They had not proceeded a mile when they came upon the spoor of elephants nearly fresh. It passed through the very thickest of the thorny jungle—where no creature but an elephant, a rhinoceros, or a man with an axe, could have made way. A family must have passed, consisting of a male, a female or two, and several young ones of different ages. They had marched in single file, as elephants usually do; and had made a regular lane several feet wide, which was quite clear of bushes, and trampled by their immense footsteps. The old bull, Swartboy said, had gone in advance, and had cleared the way of all obstructions, by means of his trunk and tusks. This had evidently been the case, for the hunters observed huge branches broken off, or still hanging and turned to one side, out of the way—just as if the hand of man had done it.

Swartboy further affirmed, that such elephant-roads usually led to water; and by the very easiest and shortest routes—as if they had been planned and laid open by the skill of an engineer—showing the rare instinct or sagacity of these animals.

The hunters, therefore, expected soon to arrive at some watering-place; but it was equally probable the spoor might be leading them from the water.

They had not followed it more than a quarter of a mile, when they came upon another road of a similar kind, that crossed the one they were spooring upon. This had also been made by a number of elephants—a family most likely—and the tracks upon it were as recent as those they had been following.

They hesitated for a moment which to take; but at length concluded upon keeping straight on; and so they moved forward as before.

To their great disappointment the trail at last led out into more open ground, where the elephants had scattered about; and after following the tracks of one, and then another without success, they got bewildered, and lost the spoor altogether.

While casting about to find it in a place where the bush was thin and straggling, Swartboy suddenly ran off to one side, calling to the others to follow him. Von Bloom and Hendrik went after to see what the Bushman was about. They thought he had seen an elephant, and both, considerably excited, had already pulled the covers off their guns.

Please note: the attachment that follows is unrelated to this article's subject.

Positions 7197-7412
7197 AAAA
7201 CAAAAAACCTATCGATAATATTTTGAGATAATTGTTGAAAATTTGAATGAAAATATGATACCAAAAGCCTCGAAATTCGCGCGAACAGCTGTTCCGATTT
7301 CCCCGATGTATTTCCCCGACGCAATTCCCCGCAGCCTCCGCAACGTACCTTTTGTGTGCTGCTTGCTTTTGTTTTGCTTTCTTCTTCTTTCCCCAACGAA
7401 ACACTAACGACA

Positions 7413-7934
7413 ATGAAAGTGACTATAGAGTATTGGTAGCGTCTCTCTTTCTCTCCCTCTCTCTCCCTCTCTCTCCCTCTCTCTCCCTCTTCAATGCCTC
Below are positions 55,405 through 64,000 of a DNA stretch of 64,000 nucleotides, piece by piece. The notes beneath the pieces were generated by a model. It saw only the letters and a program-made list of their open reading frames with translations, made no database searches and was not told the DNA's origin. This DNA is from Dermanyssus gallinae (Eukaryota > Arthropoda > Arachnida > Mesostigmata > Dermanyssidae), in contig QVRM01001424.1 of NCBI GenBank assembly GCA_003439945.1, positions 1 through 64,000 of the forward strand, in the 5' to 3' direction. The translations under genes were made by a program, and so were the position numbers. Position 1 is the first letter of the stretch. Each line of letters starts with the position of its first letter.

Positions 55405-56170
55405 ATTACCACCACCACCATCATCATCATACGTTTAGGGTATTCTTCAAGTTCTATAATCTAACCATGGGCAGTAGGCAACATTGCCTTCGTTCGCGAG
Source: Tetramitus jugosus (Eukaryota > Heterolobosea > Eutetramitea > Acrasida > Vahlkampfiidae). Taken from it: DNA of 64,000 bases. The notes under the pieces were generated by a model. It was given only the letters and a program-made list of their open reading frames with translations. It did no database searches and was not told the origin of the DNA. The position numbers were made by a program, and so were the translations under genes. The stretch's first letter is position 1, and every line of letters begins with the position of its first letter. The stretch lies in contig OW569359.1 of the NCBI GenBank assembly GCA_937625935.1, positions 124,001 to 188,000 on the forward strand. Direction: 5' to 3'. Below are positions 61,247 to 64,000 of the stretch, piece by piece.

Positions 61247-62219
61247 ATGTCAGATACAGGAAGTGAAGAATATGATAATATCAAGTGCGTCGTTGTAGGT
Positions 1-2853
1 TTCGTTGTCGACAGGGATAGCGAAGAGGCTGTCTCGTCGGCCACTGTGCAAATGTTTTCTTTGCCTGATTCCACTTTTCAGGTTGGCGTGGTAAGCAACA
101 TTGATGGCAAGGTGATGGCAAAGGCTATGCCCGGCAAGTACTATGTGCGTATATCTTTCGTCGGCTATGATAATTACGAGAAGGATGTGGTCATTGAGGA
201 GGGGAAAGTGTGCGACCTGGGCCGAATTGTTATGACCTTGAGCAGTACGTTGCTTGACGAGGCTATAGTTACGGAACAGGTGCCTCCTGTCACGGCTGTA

There was no elephant, however. When they came up with Swartboy, he was standing under a tree, and pointing to the ground at its bottom.

The hunters looked down. They saw that the ground upon one side of the tree was trampled, as though horses or some other animals had been tied there for a long time, and had worn off the turf, and worked it into dust with their hoofs. The bark of the tree—a full-topped shady acacia—for some distance up was worn smooth upon one side, just as though cattle had used it for a rubbing-post.

“What has done it?” asked the field-cornet and Hendrik in a breath.

“Da olifant’s slapen-boom,” (the elephant’s sleeping-tree), replied Swartboy.

No further explanation was necessary. The hunters remembered what they had been told about a curious habit which the elephant has—of leaning against a tree while asleep. This, then, was one of the sleeping-trees of these animals.

But of what use to them, farther than to gratify a little curiosity? The elephant was not there.

“Da ole karl come again,” said Swartboy.

“Ha! you think so, Swart?” inquired Von Bloom.

“Ya, baas, lookee da! spoor fresh—da groot olifant hab slap here yesterday.”

“What then? you think we should lie in wait, and shoot him when he returns.”

“No, baas, better dan shoot, we make him bed—den wait see um lie down.”

Swartboy grinned a laugh as he gave this piece of advice.

“Make his bed! what do you mean?” inquired his master.

“I tell you, baas, we get da olifant sure, if you leave da job to ole Swart. I gib you de plan for take him, no waste powder, no waste bullet.”

The Bushman proceeded to communicate his plan, to which his master—remembering their failure of yesterday—readily gave his consent.

Fortunately they had all the implements that would be necessary for carrying it out,—a sharp axe, a strong rope or “rheim” of raw-hide, and their knives—and they set about the business without loss of time.